Forest resident Jean Boyd is well known around the community for her kind smile, her generous spirit, and her colorful paintings. A self-taught artist, Jean creates 7-10 paintings a week, almost none of which she keeps for herself.
“I truly enjoy putting paint on paper,” she says.
Jean had a creative spirit long before she arrived in Durham. An elementary school teacher in the inner city of Brooklyn for 20 years, she always crafted; she enjoyed painting the walls in her home, refinishing furniture, making clothes for her children, and creating needlepoint pieces.
When she first came home to The Forest, Jean was very active in virtually every program offering – lectures, fitness classes, ventures to local parks and eateries. She even took some classes led by resident artists, testing the waters in clay and sketching, realizing that these were not quite the most comfortable mediums of expression for her.
A passion realized
A particularly sun-exposed wall in Jean’s home at The Forest eventually led her to her passion for painting. Any art she hung on that side of her living room caught the sun’s reflection, making it difficult for anyone to appreciate the pictures behind the glass. Jean went out and bought a large canvas and some paint with the idea that the sun couldn’t shine so blindingly on art layered onto cotton and PVC.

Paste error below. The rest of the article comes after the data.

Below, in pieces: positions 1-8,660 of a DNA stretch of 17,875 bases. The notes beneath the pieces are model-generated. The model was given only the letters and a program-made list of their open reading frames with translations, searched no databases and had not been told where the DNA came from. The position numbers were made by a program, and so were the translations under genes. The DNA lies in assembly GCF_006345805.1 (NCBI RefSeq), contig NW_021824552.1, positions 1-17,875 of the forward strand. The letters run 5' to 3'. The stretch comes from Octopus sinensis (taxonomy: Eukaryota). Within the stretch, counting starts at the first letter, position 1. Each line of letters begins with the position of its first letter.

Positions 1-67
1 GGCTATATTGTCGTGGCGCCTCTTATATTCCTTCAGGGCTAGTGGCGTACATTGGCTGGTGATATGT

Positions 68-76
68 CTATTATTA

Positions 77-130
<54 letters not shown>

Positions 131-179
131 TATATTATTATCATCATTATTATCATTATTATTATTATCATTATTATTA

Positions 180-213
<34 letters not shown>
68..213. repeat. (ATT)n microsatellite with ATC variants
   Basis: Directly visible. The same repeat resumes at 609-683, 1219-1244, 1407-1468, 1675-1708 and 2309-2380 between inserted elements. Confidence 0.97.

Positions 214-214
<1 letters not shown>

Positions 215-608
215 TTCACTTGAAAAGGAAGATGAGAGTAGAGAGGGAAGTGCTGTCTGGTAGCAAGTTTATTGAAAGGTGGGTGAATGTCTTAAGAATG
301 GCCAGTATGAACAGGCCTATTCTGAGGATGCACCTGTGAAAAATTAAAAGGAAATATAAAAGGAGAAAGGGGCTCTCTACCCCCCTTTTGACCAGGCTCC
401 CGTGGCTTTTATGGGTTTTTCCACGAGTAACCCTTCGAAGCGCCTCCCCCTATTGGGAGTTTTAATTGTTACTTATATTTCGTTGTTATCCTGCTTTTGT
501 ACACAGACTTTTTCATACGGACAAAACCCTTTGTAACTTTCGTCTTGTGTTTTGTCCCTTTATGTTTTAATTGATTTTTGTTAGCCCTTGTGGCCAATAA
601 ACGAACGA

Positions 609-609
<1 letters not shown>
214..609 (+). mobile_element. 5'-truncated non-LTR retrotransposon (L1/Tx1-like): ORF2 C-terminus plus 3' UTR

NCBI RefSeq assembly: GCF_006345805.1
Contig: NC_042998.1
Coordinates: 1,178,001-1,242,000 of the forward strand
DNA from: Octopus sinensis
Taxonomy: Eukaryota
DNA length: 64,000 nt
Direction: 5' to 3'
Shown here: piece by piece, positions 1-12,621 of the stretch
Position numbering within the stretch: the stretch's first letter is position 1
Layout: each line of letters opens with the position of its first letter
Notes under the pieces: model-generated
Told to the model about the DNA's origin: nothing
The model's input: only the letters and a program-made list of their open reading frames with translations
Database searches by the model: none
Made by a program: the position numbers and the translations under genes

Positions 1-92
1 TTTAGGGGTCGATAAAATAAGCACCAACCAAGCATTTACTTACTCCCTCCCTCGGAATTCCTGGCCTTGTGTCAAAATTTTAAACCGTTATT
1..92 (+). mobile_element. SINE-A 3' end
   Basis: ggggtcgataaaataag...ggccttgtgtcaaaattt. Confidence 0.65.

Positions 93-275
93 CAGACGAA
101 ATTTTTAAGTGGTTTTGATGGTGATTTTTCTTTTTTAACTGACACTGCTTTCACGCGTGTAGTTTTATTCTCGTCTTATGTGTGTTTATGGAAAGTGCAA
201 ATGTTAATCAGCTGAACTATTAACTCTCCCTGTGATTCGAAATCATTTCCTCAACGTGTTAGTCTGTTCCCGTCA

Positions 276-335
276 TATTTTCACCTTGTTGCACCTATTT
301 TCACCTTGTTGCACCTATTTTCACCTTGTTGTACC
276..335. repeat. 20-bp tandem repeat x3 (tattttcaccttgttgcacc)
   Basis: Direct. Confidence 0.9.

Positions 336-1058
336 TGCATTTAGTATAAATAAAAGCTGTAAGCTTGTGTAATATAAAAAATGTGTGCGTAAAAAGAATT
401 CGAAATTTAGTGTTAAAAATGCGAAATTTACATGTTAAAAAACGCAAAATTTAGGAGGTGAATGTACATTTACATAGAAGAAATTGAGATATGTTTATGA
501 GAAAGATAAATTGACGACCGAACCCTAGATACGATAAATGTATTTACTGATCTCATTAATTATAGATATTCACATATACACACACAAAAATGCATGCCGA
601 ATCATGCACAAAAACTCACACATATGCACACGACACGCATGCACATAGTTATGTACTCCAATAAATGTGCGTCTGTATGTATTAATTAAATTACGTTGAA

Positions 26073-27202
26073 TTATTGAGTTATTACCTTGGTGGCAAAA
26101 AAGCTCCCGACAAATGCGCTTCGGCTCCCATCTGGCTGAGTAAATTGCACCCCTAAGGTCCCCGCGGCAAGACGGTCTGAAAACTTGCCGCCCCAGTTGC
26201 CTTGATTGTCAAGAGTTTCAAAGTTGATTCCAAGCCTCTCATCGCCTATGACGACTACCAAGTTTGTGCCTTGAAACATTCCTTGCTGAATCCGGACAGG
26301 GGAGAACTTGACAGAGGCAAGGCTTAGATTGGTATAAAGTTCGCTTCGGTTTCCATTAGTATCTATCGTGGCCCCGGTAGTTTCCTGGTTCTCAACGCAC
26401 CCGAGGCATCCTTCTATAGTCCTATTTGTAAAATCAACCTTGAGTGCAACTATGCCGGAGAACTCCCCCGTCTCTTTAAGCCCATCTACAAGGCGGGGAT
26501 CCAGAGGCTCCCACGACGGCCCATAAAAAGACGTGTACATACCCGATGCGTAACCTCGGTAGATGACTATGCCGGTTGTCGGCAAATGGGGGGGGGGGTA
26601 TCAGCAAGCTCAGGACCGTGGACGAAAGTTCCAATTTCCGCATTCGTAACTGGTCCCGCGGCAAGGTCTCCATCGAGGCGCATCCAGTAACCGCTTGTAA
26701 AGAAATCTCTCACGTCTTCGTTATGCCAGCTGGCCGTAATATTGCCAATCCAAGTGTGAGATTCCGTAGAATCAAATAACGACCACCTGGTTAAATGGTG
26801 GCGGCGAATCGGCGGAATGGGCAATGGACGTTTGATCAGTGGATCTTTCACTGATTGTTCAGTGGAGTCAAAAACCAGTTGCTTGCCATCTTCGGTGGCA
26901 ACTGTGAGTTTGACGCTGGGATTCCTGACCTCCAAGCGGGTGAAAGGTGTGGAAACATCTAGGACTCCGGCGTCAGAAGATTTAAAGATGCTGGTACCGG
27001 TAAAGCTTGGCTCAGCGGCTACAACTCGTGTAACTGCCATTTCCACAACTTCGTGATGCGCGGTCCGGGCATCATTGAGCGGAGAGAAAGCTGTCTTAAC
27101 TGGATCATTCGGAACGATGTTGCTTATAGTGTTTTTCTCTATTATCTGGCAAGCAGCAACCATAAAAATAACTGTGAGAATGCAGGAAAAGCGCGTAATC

The canvas took her weeks to paint. Though the finished product – an abstract inspired by a colorful, swirly piece hanging in an office at The Forest – didn’t quite fit in her room, it did create a spark in her heart that soon grew into a wildfire.
The process of creating something new and beautiful was incredibly relaxing and satisfying. Jean gave the large painting to her children but still had many bottles of paint and a few more pieces of canvas left over. What could she do? “I kept going,” she recalls with a sparkle in her eye.
Practice makes purpose
It was around this time that Jean began experimenting on watercolor paper. In the event that she was not quite pleased with something she painted, she wanted to have the ability to turn her work over and start anew.